Autoclaves are used extensively in practical labs, industries, healthcare settings to sterilize different kinds of equipment and media. The items are either wrapped or put directly over the holding plates inside an autoclave chamber under controlled conditions of temperature, pressure, and steam for a specific time.
The working of an autoclave is generally like a pressure cooker, which we use in our daily life to boil or cook the food. Like a pressure cooker, an autoclave has a door or lid that is tightened to form a sealed chamber. Then the air within the pressure vessel is displaced by many ways like steam, through steam flushes and vacuum systems depending upon the type of an autoclave.
After that, the pressure is applied to the steam that increases the temperature and killing ability to achieve successful sterilization at the desired time. Hence, the steam is exhausted after the completion of the sterilization, and thereby sterile equipment and media can be taken out. Therefore, depending upon the working of an autoclave, there are three phases in its sterilization cycle:
It also refers as the conditioning phase, in which the air inside the pressure vessel is displaced or removed that may inhibit the sterilization process. Different autoclaves use different methods to remove the air out of the chamber.
- Gravity displacement type autoclave: It uses steam to displace the air.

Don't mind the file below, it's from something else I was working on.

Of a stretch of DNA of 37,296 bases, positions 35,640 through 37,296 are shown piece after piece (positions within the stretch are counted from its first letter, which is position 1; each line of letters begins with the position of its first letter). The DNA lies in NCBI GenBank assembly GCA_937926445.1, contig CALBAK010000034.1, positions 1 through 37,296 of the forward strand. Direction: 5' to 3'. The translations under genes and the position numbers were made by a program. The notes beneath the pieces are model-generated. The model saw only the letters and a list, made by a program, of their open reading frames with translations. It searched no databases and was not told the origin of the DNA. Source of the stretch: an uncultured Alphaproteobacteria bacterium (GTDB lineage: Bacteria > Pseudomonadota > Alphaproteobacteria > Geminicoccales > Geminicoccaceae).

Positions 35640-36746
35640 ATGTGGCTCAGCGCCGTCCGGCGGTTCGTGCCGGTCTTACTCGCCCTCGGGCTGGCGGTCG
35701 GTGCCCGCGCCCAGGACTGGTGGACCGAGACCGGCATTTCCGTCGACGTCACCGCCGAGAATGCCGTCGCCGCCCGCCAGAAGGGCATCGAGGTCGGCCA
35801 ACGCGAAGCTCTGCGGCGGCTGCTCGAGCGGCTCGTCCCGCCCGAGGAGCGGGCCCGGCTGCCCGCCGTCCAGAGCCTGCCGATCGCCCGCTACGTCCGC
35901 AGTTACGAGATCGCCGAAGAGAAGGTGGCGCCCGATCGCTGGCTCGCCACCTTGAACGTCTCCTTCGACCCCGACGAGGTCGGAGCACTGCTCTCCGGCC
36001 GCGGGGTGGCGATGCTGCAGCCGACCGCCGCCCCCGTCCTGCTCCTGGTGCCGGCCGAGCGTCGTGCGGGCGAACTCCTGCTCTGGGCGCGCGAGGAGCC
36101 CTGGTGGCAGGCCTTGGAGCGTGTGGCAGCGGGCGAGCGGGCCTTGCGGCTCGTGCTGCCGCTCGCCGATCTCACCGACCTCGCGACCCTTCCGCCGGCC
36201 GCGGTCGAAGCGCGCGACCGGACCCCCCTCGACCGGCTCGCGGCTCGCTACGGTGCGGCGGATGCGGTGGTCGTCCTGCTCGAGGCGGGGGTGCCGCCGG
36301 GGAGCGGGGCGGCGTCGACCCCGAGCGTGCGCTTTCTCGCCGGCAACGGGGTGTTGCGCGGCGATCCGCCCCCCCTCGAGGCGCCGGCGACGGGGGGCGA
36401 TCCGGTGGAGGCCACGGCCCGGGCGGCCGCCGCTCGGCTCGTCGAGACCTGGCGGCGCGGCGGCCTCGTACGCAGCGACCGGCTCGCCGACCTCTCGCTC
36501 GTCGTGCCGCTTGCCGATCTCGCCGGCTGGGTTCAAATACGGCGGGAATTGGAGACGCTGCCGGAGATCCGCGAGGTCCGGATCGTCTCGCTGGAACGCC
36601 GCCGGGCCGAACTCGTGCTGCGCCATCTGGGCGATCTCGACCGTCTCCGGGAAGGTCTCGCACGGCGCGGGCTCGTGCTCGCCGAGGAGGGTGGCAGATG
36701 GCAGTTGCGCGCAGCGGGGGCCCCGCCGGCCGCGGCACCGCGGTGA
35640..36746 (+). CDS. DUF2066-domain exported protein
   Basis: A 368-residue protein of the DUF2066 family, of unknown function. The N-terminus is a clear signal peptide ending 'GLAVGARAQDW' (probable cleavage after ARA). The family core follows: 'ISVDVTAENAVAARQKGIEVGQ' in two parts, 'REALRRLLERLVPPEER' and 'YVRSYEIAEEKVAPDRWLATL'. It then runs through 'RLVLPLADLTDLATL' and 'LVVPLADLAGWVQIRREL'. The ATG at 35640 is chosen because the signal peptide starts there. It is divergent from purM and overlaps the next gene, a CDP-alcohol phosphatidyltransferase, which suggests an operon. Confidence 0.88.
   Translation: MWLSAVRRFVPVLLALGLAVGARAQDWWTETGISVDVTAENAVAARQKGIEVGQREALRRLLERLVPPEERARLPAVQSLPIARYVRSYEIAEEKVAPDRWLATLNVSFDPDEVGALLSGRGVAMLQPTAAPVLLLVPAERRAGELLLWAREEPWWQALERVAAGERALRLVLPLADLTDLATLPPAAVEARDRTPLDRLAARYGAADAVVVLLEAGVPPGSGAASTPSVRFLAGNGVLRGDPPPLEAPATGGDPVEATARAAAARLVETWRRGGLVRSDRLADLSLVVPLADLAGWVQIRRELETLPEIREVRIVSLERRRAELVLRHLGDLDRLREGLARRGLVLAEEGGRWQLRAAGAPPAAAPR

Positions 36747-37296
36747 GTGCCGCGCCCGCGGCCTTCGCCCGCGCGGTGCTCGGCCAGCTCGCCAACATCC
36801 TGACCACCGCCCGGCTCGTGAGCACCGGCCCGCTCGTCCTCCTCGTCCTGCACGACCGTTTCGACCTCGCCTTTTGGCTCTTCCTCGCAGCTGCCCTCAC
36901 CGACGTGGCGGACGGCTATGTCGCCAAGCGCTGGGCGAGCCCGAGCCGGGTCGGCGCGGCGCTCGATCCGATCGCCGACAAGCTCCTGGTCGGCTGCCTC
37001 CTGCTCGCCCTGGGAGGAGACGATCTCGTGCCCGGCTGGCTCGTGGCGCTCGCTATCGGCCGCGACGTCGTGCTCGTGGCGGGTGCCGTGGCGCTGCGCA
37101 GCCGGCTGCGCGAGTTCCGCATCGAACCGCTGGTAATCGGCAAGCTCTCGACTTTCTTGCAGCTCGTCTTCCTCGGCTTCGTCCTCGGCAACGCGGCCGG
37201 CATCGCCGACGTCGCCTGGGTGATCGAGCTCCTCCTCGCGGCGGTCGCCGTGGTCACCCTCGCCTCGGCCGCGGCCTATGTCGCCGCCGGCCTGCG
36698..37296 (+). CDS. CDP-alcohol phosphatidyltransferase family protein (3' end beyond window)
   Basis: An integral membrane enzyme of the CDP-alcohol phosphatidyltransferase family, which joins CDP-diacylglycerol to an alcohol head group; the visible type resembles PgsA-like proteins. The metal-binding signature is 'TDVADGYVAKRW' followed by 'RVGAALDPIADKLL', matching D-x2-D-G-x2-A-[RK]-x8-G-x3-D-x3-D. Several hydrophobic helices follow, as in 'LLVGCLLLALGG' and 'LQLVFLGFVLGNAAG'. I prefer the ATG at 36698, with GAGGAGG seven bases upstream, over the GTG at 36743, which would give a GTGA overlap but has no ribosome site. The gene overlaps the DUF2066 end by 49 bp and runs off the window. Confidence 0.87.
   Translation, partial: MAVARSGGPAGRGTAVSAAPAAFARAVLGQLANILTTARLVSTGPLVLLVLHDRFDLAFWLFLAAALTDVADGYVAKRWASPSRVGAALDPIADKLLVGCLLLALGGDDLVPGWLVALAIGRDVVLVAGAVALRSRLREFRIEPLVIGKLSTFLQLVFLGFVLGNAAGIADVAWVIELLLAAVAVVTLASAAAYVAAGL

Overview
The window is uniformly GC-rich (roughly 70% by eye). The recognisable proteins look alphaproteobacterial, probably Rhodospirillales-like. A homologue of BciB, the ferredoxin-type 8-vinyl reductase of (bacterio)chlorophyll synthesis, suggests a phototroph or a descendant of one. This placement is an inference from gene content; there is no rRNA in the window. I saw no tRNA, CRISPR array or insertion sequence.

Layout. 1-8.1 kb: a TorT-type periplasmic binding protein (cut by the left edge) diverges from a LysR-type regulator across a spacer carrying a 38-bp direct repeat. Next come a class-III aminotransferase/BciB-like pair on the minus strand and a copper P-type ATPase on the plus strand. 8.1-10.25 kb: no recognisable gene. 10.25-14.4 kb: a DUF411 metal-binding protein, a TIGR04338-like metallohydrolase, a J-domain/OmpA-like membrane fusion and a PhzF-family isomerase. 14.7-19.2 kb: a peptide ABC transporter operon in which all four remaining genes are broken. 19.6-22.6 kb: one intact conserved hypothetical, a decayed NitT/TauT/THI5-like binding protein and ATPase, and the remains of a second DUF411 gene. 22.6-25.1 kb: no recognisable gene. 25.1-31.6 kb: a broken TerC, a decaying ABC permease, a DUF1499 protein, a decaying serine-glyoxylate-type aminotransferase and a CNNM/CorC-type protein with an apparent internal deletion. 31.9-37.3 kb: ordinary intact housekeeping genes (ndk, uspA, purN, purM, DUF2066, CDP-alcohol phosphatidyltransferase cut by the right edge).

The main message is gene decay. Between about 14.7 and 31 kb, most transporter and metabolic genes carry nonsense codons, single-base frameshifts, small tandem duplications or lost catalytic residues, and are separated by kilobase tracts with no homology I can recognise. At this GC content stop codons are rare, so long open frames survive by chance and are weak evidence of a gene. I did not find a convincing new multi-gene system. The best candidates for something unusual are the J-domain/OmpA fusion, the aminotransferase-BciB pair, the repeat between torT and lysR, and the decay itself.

- Positive pressure displacement type autoclave: It uses steam flushes and pressure pulses.
- Negative pressure (vacuum) displacement type: It uses a vacuum pump to remove all the air.
It also refers as the sterilization phase when the autoclave’s exhaust valve is closed, and the heating element provides continuous steam into the pressure vessel. It results a rapid increase in the temperature and pressure to the desired setpoint.
Then, the items placed inside the chamber meet the exposure phase, where they are held at sterilization temperature for the desired time depending upon the type and load of content.
It is the final phase when the exhaust valve is opened to release out the steam out of the chamber to depressurize the chamber so that the items on the tray can be taken out.
- Moist heat sterilization is a nontoxic and inexpensive method to carry out.
- Autoclave sterilizer provides a rapid microbicidal, sporicidal effect through its steam saturated with heat.
- Moist heat can penetrate into the fabrics more effectively instead of dry heat.
- Autoclave sterilizers are used in the food and industrial sites to maintain overall sterility by sterilizing the contents required in the process.
- Besides, it is also used in medical applications to sterilize medical equipment.
- In chemical industries, it is used to harden rubber and hydrothermal method.
- Moist heat sterilization might cause corrosion and combustion of lubricants.
- Some plasticware might melt under the high heat.
- Many chemicals breakdown during the sterilization process.
- The heat produced in autoclave takes much more time to sterilize solid media and large containers.
Therefore, we can conclude that autoclave sterilization is the best way to sterilize culture media, pipette tips, equipment, glassware, etc. It is also useful to inactivate the bacteria, viruses, fungi, and yeasts, etc. in culture plates, medical and surgical wastes via autoclaving prior disposal.